Businessman blowing bubbles (© GSO Images/Photographer's Choice/Getty Images)
Take bubble talk with a grain of salt

Jim Cramer asks, why pay any attention to letters from a manager who lost money in the first quarter?


These big military contractors are sporting historically small multiples.

By Motley Fool Pick of the Day Jan 6, 2011 2:30PM

Military © Stockbyte/SuperStockFool analyst Anand Chokkavelu loves trolling around in beaten-down sectors. Today's stop on his incessant search for value: the defense sector.


Rex Moore, Motley Fool Top Stocks editor


When a sector is beaten down, I get interested. When a sector is beaten down and nothing has fundamentally changed, I get really interested.


I believe that's the case in the defense industry.


The bakery spent a lot of money to modernize, but savings are small, losses are mounting, and debt is crippling.

By InvestorPlace Jan 6, 2011 1:09PM

Bankrupt © Hill Street Studios/Blend Images/Getty ImagesBy Jeff Reeves, editor of

After bleeding red ink like the jelly out of a freshly bitten Krimpet, the makers of Tastykake snacks face a serious question: whether to sell the company at a fire-sale price or whether to just cry uncle under the crippling weight of its debt.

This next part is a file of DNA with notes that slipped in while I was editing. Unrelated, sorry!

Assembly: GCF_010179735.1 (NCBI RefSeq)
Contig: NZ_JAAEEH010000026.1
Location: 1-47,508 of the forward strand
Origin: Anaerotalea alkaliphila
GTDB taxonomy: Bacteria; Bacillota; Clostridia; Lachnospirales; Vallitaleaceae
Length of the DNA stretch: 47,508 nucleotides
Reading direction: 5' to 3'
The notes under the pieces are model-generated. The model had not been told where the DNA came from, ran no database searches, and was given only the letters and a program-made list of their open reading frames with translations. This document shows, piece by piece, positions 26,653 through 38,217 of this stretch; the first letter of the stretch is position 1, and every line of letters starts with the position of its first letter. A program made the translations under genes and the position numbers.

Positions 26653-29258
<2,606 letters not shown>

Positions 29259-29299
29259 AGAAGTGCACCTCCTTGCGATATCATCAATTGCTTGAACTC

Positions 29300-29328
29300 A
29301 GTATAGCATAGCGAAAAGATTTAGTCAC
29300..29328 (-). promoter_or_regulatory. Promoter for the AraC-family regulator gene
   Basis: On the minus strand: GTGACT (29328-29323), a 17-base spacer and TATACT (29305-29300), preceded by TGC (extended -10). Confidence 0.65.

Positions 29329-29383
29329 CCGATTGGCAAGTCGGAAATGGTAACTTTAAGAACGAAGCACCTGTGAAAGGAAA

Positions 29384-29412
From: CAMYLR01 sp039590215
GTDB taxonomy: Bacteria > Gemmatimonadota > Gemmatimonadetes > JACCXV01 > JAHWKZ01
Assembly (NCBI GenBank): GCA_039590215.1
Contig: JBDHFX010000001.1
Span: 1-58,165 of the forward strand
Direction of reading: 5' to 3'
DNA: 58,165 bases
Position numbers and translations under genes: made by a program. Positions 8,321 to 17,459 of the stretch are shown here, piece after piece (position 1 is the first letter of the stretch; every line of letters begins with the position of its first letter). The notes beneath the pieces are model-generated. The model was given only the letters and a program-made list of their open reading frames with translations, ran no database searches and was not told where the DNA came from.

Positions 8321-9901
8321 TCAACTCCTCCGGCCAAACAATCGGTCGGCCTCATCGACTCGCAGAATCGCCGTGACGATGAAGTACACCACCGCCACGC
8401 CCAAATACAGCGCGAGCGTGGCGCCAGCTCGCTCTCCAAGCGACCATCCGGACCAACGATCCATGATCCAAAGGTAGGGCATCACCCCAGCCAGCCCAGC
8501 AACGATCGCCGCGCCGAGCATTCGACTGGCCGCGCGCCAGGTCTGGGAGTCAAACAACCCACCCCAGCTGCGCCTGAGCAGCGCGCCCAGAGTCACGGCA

It's a sad development for the Pennsylvania sweets powerhouse that was born almost a century ago in Philadelphia. But what's perhaps most tragic is that the biggest reason pushing parent Tasty Baking (TSTY) to the brink of bankruptcy is a development that was intended to turn the company's battered finances around.


Though it will be an older model, users can get Apple's flagship smart phone -- and AT&T will get more data-hungry subscribers.

By InvestorPlace Jan 6, 2011 9:55AM

Credit: Apple CEO Steve Jobs holds up iPhone 4 as he talks about the Apple iPhone 4 at Apple headquarters in Cupertino, Calif., Friday, July 16, 2010 (© Paul Sakuma/AP)
 By Jeff Reeves, editor of

If there's one thing Apple Inc. (AAPL) knows, it's the importance of staying on top of the personal-electronics game via constant refining. The iPhone is in its fourth incarnation since its launch, almost four years ago to the day, and a fifth version is expected soon. Consumers are already looking ahead to the iPad 2, even though the groundbreaking tablet PC is just 8 months old.

But it appears that someone at AT&T (T) didn't get the memo on this, despite the telecom's close ties with Apple on the iPhone. In a surprising move, AT&T has decided to push an already outdated Apple smart phone model with its latest scheme: a $49 iPhone 3GS, as long as customers sign a two-year contract. The deal starts Friday.